Every story I write is a step on the path towards becoming a better writer. The stuff I write this year shows improvement from the stuff I wrote last year, or ten years ago, for that matter. I believe that as long as you're alive, you're learning. Once you stop learning and growing, you start dying. We're all going to die eventually. So many people in life are always to late to everything, but they get a head start on dying by losing their enjoyment of learning, and their sense of wonder.

I feel sorry for people who, because of social and clan bonds, miss so much of the enjoyment of life. I guess there' s an advantage of coming from poor immigrant stock. I never had anything to live up to.

I think if people would just stop checking authors' resumes first and read the stories, they might find some great stuff out there. They might also enjoy not having to do contortions to justify reading some fiction they are supposed to like because of social, political and religious prequalifications.

Thursday, May 07, 2015

Some surprises

Some people who have gone into reviews of stories that made the Hugo ballot through the efforts of the Sad Puppies have an obvious bias and start off with a bad attitude, but I've seen at a couple of cases where, in these reviews, aspects of "On a Spiritual Plain" surprised them

For example:

"I have to admit that I was surprised to find this kind story on both of the Puppy slates. Their mission statement was to bring manly fun and rousing adventure back to SFF, but instead they offer here a calm and quiet story...."


I was pleasantly surprised to discover that the chaplain, although a Methodist, serves all the Terran religions on the planet.  After the death of the second man, a Hindu, the chaplain "called up a copy of the Bhagavata Purana and read it."  ... The Sad Puppies are on record as disliking calls for diversity in fiction, but, as this story shows, perhaps there's a little leeway here."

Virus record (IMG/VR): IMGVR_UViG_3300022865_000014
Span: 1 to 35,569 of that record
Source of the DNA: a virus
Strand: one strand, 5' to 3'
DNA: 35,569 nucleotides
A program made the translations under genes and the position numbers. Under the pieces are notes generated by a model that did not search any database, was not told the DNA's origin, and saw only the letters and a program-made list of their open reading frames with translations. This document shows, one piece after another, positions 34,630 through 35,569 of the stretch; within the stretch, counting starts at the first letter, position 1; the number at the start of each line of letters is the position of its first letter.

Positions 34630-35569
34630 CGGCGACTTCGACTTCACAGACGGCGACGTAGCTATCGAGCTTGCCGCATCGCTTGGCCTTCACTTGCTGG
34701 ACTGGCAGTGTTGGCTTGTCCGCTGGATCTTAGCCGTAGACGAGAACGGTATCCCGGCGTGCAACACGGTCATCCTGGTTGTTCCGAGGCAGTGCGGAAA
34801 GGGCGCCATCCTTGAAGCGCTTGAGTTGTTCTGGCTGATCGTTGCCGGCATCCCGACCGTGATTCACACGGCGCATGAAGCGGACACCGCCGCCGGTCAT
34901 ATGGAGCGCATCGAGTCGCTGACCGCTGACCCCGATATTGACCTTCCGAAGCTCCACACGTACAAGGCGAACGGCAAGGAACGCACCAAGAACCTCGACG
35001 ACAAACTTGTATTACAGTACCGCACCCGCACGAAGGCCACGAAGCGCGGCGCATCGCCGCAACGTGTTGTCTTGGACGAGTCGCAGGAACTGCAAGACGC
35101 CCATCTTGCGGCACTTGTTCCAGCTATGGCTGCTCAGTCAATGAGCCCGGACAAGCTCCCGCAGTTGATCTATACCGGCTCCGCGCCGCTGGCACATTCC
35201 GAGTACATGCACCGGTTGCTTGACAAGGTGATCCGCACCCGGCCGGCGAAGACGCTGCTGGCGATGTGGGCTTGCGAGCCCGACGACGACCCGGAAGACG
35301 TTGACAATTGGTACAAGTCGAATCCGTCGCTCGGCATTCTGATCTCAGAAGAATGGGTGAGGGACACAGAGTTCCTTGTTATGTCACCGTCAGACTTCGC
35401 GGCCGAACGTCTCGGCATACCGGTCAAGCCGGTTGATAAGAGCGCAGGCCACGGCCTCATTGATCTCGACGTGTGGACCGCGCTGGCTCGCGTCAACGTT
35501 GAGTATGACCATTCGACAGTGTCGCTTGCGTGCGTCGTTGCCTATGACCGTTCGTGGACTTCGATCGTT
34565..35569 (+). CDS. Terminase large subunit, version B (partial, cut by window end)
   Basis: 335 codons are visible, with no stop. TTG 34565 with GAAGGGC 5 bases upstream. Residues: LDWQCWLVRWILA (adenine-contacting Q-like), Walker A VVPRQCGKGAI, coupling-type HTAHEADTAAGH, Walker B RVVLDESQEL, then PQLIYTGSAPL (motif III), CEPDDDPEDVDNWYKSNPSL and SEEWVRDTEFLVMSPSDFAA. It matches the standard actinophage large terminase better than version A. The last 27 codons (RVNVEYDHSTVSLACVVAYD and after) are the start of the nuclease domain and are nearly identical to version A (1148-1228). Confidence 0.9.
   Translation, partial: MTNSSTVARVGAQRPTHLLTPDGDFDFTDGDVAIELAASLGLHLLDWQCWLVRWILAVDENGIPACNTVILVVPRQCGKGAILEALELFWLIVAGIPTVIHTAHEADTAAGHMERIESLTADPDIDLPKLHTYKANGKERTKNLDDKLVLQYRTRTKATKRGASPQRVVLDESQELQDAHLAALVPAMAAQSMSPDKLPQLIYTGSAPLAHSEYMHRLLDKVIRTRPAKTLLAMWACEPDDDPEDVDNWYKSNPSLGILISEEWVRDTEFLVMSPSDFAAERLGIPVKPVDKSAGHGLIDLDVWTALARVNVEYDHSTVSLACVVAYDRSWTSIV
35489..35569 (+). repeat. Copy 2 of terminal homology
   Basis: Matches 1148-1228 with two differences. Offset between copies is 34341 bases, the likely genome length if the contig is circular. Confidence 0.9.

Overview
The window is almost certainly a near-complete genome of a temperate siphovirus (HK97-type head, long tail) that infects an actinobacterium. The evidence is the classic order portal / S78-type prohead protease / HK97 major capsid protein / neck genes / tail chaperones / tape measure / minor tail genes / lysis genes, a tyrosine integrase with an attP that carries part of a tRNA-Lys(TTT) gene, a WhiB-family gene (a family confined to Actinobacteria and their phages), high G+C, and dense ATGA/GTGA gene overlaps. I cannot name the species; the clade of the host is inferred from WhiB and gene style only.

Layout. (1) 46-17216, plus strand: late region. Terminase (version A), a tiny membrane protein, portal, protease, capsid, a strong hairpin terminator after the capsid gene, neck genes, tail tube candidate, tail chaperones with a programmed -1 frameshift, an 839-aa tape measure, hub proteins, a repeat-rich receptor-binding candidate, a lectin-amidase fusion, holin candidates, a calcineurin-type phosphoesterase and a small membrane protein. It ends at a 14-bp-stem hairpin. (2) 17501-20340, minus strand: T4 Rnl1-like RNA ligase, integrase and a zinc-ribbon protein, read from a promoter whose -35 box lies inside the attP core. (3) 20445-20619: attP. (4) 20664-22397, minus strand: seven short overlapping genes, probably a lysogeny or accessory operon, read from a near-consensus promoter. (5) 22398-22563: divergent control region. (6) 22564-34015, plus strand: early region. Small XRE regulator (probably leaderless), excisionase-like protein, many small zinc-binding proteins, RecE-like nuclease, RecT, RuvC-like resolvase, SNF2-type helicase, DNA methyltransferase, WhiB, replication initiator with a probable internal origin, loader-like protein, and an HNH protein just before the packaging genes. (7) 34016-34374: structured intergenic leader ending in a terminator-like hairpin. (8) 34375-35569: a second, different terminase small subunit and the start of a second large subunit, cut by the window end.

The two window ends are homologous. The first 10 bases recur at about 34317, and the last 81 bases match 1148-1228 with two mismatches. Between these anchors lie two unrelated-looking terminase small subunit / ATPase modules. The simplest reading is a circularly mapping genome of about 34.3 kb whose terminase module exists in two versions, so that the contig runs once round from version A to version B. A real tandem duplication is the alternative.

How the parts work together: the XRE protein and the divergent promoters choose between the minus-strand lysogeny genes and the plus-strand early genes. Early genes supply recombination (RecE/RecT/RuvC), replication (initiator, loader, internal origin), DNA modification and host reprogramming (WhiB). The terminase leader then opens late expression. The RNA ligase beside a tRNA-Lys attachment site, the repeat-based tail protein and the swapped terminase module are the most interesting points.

Latest reviews

"It’s possible that you haven’t run into the stories of Lou Antonelli. Since 2003, he’s been publishing delightful short tales of alternate history all over the nooks and crannies of the SF world. Thanks to Fantastic Books, we now have 28 of these little gems in one place. "Many of Antonelli’s stories have an unexpected twist ending. And many of them are what he calls “secret history” stories, which aren’t exactly alternate history—they’re set in our familiar history, but there’s always some element that contemporary observers missed. " -

- Don Sakers, The Reference Library, Analog July-Aug. 2014

A better path develops for a distraught man in “Double Exposure” by Lou Antonelli (debut 6/11 and reviewed by Frank D). Jake is about to end it all. He has been trying to keep his high maintenance wife happy for decades and has needed to embezzle to satisfy her spending habits. Now, on the verge of indictment and abandoned by his spouse, he buys a gun. Before he pulls the trigger, he spies a Kodak one-day photo hut. Curious, he pulls up to the window. They are holding pictures of him and his last girlfriend from 30 years before. The package is a lot thicker than it should be. Double Exposure” is listed as an Alternative History story but I would classify it as a Magical Realism tale. It is set as a second chance tale, a look into a life that should have been. The author is inspired by his memories of the old photo huts (I remember them) and of their disappearance. A cool idea (photos of another life), one that I could imagine would make for a great anthology.

- Frank Dutkiewicz, Diabolical Plots

“Great White Ship”: A traveler stuck waiting for a flight strikes up a conversation with an old airline employee. The Old Timer tells him a story of a Great White Airship that arrives from a most unusual destination. The story of a craft from an alternate reality and how it got there is only the precursor to the final act. This is one of my favorite stories from this site. I have a great passion for lighter-than-air craft and their potential as a future means of transport, which opens the story. The author uses this speculation to launch into an engaging tale. As fascinating as the main story line is, the alternate history premise that accompanies it is just as worthwhile. This story was well written and very well thought out. It is well worth the read. Recommended.

- James Hanzelka, Diabolical Plots